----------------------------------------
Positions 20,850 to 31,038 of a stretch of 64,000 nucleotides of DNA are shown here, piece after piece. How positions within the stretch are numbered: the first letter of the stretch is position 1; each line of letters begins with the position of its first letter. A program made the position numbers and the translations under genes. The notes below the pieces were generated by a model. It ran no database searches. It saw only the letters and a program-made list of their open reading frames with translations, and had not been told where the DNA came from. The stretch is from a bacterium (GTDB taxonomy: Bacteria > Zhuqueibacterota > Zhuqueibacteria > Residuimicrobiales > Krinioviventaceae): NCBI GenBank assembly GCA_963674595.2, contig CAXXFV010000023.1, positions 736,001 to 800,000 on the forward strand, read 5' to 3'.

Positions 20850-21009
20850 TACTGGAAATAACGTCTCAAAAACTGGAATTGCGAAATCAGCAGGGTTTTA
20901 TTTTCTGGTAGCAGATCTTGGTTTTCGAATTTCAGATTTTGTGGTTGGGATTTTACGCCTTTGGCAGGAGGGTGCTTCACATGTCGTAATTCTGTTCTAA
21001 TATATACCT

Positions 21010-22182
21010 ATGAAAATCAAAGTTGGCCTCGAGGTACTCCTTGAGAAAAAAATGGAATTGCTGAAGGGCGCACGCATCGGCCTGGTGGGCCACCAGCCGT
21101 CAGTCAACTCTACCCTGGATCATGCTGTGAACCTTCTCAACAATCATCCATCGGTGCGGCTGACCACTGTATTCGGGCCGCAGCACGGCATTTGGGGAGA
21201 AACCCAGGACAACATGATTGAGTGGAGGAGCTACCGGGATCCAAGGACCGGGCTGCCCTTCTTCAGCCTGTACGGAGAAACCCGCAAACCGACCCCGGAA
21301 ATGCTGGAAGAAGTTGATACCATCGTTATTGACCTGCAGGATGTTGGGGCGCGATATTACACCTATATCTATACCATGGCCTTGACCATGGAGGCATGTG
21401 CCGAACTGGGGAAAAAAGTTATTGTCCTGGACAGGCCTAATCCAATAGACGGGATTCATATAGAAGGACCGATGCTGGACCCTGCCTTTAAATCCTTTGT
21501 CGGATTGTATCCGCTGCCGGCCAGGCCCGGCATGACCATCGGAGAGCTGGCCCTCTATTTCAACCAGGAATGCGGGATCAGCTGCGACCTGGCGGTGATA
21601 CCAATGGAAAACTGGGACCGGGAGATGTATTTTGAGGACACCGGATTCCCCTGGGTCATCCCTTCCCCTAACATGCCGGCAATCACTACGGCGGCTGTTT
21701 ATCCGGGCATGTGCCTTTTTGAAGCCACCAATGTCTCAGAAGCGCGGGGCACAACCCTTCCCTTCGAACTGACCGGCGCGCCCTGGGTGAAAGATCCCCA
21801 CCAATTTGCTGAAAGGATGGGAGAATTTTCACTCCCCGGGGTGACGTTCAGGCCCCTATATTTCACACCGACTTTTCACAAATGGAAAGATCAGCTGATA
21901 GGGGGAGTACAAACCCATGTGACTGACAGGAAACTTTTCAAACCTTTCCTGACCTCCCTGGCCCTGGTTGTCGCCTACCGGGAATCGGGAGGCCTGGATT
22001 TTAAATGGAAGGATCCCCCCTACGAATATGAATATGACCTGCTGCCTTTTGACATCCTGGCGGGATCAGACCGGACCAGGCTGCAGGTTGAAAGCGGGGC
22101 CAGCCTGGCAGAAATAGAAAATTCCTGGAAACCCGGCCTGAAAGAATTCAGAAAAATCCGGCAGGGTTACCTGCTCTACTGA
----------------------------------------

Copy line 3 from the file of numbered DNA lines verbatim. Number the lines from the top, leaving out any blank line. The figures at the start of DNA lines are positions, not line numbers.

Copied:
20850 TACTGGAAATAACGTCTCAAAAACTGGAATTGCGAAATCAGCAGGGTTTTA